As an employer, you should familiarize yourself with the Labour Standards Code and
Regulations available from Nova Scotia Department of Labour and Workforce Development. You
should also contact Canada Customs and Revenue Agency for information about income tax,
pensions, unemployment insurance deductions, etc. The main office for business and individual
tax enquiries and payment services is located at the Ralston Building, 1557 Hollis Street, P.O.
Box 638, Halifax, Nova Scotia B3J 2T5, National Toll Free Phone 1-800-959-8281.



8.4 Training Requirements

The director and at least two-thirds of the staff who work with children must be graduates of a
recognized Early Childhood Education program, or the equivalent. The recognized Early
Childhood Education programs in Nova Scotia are as follows:

   •   Mount Saint Vincent University, Halifax - Bachelor of Applied Arts (Child and Youth
       Study) (formerly Bachelor of Child Study);
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   •   Institute for Human Services Education, Truro; on-campus and extension program in
       locations across Nova Scotia, Diploma in Early Childhood Education
   •   Nova Scotia College of Early Childhood Education (formerly St. Joseph's College of Early
       Childhood Education Society) Halifax - Diploma in Early Childhood Education;
   •   Nova Scotia Community College, Diploma in Early Childhood Studies: Burridge Campus,
       Yarmouth;
   •   Nova Scotia Community College, Diploma in Early Childhood Studies: Kingstec Campus,
       Kentville;
   •   Nova Scotia Community College, Diploma in Early Childhood Studies: Cumberland
       Campus, Springhill;
   •   Island Career Academy, Early Childhood Education Diploma, Sydney, Cape Breton.

For more information, please refer to Section 21A in the Day Care Act and Regulations, and the
document Training in Early Childhood Education.



9.0 Criminal Record and Child Abuse Register Checks

9.1 Child Abuse Register Screening

All staff members must be screened through the Child Abuse Registry, prior to employment.
You may want to offer a position to the successful candidate with the condition that his or her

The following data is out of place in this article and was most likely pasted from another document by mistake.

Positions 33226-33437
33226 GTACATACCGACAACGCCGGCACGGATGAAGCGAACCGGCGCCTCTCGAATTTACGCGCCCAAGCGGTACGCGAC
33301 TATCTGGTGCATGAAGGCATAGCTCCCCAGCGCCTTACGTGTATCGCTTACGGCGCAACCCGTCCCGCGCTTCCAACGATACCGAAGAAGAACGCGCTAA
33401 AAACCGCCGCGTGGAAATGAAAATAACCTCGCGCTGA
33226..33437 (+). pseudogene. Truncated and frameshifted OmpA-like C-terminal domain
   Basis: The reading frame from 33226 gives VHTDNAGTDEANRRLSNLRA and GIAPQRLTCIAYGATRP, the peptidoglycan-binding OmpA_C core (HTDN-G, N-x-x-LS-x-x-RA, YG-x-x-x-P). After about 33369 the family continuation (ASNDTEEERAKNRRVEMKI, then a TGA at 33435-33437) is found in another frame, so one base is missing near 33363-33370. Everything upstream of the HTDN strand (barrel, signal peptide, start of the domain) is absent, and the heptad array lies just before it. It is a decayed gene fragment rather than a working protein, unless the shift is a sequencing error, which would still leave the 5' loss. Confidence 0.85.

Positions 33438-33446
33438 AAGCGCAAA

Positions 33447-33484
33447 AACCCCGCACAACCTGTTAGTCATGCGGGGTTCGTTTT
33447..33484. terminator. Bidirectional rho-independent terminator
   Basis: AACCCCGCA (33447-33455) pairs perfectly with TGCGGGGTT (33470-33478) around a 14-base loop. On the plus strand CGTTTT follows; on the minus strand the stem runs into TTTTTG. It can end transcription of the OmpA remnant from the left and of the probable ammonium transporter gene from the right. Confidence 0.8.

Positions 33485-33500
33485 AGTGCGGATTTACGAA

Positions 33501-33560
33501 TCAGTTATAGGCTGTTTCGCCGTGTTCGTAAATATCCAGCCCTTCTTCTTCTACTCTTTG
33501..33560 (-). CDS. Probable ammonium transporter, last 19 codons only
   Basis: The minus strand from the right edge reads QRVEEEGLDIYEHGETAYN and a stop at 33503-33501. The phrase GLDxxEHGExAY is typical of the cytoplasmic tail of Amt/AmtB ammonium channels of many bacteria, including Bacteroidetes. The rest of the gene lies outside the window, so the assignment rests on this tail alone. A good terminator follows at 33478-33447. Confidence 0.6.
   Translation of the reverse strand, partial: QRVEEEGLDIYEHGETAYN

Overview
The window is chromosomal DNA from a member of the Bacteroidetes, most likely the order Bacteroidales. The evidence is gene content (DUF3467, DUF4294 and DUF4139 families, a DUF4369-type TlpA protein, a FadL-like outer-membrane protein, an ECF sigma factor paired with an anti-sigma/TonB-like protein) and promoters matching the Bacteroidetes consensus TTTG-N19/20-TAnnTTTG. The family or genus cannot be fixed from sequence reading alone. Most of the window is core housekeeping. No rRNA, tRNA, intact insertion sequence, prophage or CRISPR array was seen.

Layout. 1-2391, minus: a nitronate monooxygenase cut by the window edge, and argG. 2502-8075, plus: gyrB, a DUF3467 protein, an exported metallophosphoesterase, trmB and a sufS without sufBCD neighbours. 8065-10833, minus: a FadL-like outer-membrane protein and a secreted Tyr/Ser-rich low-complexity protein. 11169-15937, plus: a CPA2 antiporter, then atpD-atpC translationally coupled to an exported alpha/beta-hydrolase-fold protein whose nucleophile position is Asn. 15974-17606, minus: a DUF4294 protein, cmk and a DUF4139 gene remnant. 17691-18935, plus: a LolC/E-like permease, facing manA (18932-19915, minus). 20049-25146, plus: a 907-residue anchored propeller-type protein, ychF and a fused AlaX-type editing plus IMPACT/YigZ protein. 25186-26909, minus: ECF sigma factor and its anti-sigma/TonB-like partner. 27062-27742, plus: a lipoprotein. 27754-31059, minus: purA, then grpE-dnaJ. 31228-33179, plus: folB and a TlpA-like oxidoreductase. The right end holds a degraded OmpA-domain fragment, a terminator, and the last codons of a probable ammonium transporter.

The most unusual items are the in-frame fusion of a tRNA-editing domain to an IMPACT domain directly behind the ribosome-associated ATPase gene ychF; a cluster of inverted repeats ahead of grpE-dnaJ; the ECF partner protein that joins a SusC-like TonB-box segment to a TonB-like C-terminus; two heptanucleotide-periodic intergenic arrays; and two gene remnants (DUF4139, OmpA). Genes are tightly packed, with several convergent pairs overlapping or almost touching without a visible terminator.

name is not on the Child Abuse Register.

The Child Abuse Register is a central record of the names of people who have abused children
as determined by a Criminal or Family Court. The Child Abuse Register is confidential and can
only be used under certain conditions and when certain procedures are followed.

Before a person's name can be checked:
   1. The person must be applying for a position where they will be caring for or working with
       the children. This may be a paid or volunteer position.

   2. You must have the written consent of the person whose name you want to screen. The
      procedures and forms required to request a search of the Child Abuse Register are
      available online at the Child Abuse Registry or you may request the form by calling (902)
      424-6798.

The law requires that persons be advised when their name is put on the Child Abuse Register.
Therefore, it is unlikely that they would give their consent for a search of the Child Abuse
Register when they are applying to work.


9.2 Criminal Record Check


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Although not required by law, you may also want to request that all employees provide a criminal
record check. Criminal records screening is one factor used to determine the suitability of an
applicant who will be working with or providing services to children, youth, or vulnerable adults.
The intention is to identify criminal records which may present risk to children, youth or
vulnerable adults. The criminal record check form can be obtained from the police department in
your region.



10.0 Finances

10.1 Preparing a Business Case

 Using the information gathered during the community needs assessment, you will need to
develop a business case to support your plans to start a child care centre. A business case is a
written proposal which explains to the government the reasons for establishing a child care
centre in the area you wish to serve. At a high level, it should explain the community need and
the expected benefits and risks of setting up the agency.
The business case should also explain how many spaces plan to start, the age groups and the
overall capacity and how you will secure the staff required to run the centre. It should also
include particulars of the needs assessment you have completed, including:

   •   A description of the area you wish to serve, including the location of the facility, contact
       information for the operator and any other staff who may already be hired.
   •   An indication of the approximate population or number of families in that area including
       the estimated number of children 0-12.
   •   Information on demographics of the area to show whether the population is aging or
       whether new families are moving in and the population is growing.
   •   Information on the number and types of other child care centres already serving the area.
   •   A summary of other data you collected which demonstrates the need for your service.


10.2 Describing the Proposed Site

As part of the proposal you must include a description of the proposed site for the child care
centre. This may include a sketch of the layout, a description of the physical location or
photographs of the building and layout, information about accessibility for disabled persons, a
description of where the child care centre will be in relation to other businesses, schools, libraries
and potential supports for the child care centre.


10.3 Preparing a Budget



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Closely linked to the business case is preparation of a 1-year operating budget for the child care
centre. This estimated operating budget must show expected revenues and expenditures and
must demonstrate that the child care centre will be financial viable. The operating budget